In fact, the Gympie-Gympie sting is so dangerous that it has been known to kill dogs, horses and humans alike. If you’re lucky enough to survive, you  only feel excruciating pain that can last several months and reoccur for years. Even a dry specimen can inflict pain, almost a hundred years after being picked!

With the exception of its roots, every single part of the deadly tree – its heart shaped leaves, its stem and its pink/purple fruit – is covered with tiny stinging hairs shaped like hypodermic needles.

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Texas woman claims Bigfoot just had a baby

JD Hancock (CC BY 2.0)

JD Hancock (CC BY 2.0)

The woman from Texas, Brenda, claims (via Cryptozoology News):

“We didn’t know what was going on until just a few years ago. At first, we found the house that they were living in. My husband and I didn’t know what it was, and he kind of joked at me about it… at that time we didn’t realize it was a Bigfoot. Since then, our property had a fire, it burned down, so we moved a mile and a half from where we knew they were into another house. Little did we know that we were just coming into a family of them,” she told Coast to Coast guest host Dave Schrader late Friday in an open-line phone call made to the nightly radio show.

“They throw rocks on the house, I hear them talking. People thought I was crazy, but I know what I heard.

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Tangerine Dream Founder Edgar Froese Dead at 70

Ralf Roletschek via Wikimedia Commons.

Ralf Roletschek via Wikimedia Commons.

Daniel Kreps writes at Rolling Stone:

Edgar Froese, founding member and keyboardist of the long-running band Tangerine Dream and an electronic music pioneer, passed away after suffering a pulmonary embolism on January 20th. Froese was 70.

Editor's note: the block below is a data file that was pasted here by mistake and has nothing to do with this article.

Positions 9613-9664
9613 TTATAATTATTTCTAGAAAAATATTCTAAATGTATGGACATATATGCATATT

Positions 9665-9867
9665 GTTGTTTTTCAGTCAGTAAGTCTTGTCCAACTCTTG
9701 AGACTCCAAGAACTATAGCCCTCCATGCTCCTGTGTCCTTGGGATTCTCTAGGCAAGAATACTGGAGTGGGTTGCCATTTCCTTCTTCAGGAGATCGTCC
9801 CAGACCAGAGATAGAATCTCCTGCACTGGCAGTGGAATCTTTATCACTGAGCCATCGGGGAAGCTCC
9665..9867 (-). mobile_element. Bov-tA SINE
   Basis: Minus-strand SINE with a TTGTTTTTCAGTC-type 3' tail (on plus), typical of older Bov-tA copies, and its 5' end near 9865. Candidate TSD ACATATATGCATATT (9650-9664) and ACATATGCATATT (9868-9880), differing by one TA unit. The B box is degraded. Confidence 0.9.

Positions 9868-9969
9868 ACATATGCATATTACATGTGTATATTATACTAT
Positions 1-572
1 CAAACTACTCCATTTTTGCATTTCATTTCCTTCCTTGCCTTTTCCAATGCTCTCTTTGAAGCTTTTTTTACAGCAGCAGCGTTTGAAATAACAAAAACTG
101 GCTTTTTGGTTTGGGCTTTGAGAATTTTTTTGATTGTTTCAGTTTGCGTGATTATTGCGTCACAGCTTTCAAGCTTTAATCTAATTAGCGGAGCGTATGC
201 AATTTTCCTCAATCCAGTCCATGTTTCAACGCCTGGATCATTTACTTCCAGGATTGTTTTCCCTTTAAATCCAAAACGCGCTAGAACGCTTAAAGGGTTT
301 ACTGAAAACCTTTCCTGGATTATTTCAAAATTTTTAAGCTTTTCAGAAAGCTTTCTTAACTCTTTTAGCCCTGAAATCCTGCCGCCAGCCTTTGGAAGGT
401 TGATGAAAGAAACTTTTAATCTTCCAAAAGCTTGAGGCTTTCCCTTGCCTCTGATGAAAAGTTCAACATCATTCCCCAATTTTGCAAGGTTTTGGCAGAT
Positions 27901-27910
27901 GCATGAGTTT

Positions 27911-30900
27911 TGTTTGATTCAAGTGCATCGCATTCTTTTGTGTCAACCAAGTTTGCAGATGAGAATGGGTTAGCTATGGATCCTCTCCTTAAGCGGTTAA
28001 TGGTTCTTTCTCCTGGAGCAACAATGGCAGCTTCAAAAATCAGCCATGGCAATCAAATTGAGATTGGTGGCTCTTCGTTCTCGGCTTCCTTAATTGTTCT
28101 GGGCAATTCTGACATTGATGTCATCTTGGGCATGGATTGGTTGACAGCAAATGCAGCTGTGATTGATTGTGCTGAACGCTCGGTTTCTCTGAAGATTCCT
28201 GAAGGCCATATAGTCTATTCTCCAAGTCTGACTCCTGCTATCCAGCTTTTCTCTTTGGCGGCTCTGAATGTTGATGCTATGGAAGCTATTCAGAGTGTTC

“This is a message to you we are very sorry for… On January 20th, Tuesday afternoon, Edgar Froese suddenly and unexpectedly passed away from the effects of a pulmonary embolism in Vienna,” the band posted on Facebook Friday afternoon. “The sadness in our hearts is immensely. Edgar once said: ‘There is no death, there is just a change of our cosmic address.’ Edgar, this is a little comfort to us.”

Formed in 1967 in West Berlin and born out of the same Krautrock scene that produced Kraftwerk, Cluster, Neu! and Can, Tangerine Dream’s 1970 debut LP Electronic Meditation, which featured fellow electronic music giant Klaus Schulz, shared many of the same musical qualities as their German peers.

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A Circus of the Senses: Are we all born with Synaesthesia?

Derek Lee (CC BY 2.0)

Derek Lee (CC BY 2.0)

Shruti Ravindran writes at Aeon:

Vladimir Nabokov once called his famed fictional creation Lolita ‘a little ghost in natural colours’. The natural colours he used to paint his ‘little ghost’ were especially vivid in part because of a neurological quirk that generated internal flashes of colour whenever letters of the alphabet appeared within his mind. In his memoir Speak Memory (1951), he described a few of them:b has the tone called burnt sienna by painters, m is a fold of pink flannel, and today I have at last perfectly matched v with “Rose Quartz” in Maerz and Paul’s Dictionary of Color’. The condition he had was synaesthesia, a neurological oddity that mixes up the senses, making those who possess it see as well as hear music, or taste the shapes they set their eyes upon.

Synaesthetes such as Nabokov see letters and numbers wreathed in fixed, seemingly idiosyncratic colours.

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Man Roasts to Death in Sauna

Who wants bacon? Kjetil Ree (CC BY-SA 2.0)

Who wants bacon? Kjetil Ree (CC BY-SA 2.0)

This sounds like the beginning of a horror movie.

via The New York Daily News:

A Florida family is now scarred with the image of a loved one’s body charred and without chunks of skin after he died while sitting for hours in a malfunctioning sauna Sunday.

The family of 68-year-old Dennis Antiporek said the North Miami Beach resident left a note at his home that said he was headed to the sauna at his Eden Isles Condominiums. After a few hours his daughter Lara Antiporek went to the spa to look for him.

She opened the door and said she saw a man whose skin was a dark color. She didn’t realize it was actually her light-skinned father of Polish and Russian descent until she noticed his clothing hanging up nearby, according to CBS Miami.

A Florida family is now scarred with the image of a loved one’s body charred and without chunks of skin after he died while sitting for hours in a malfunctioning sauna Sunday.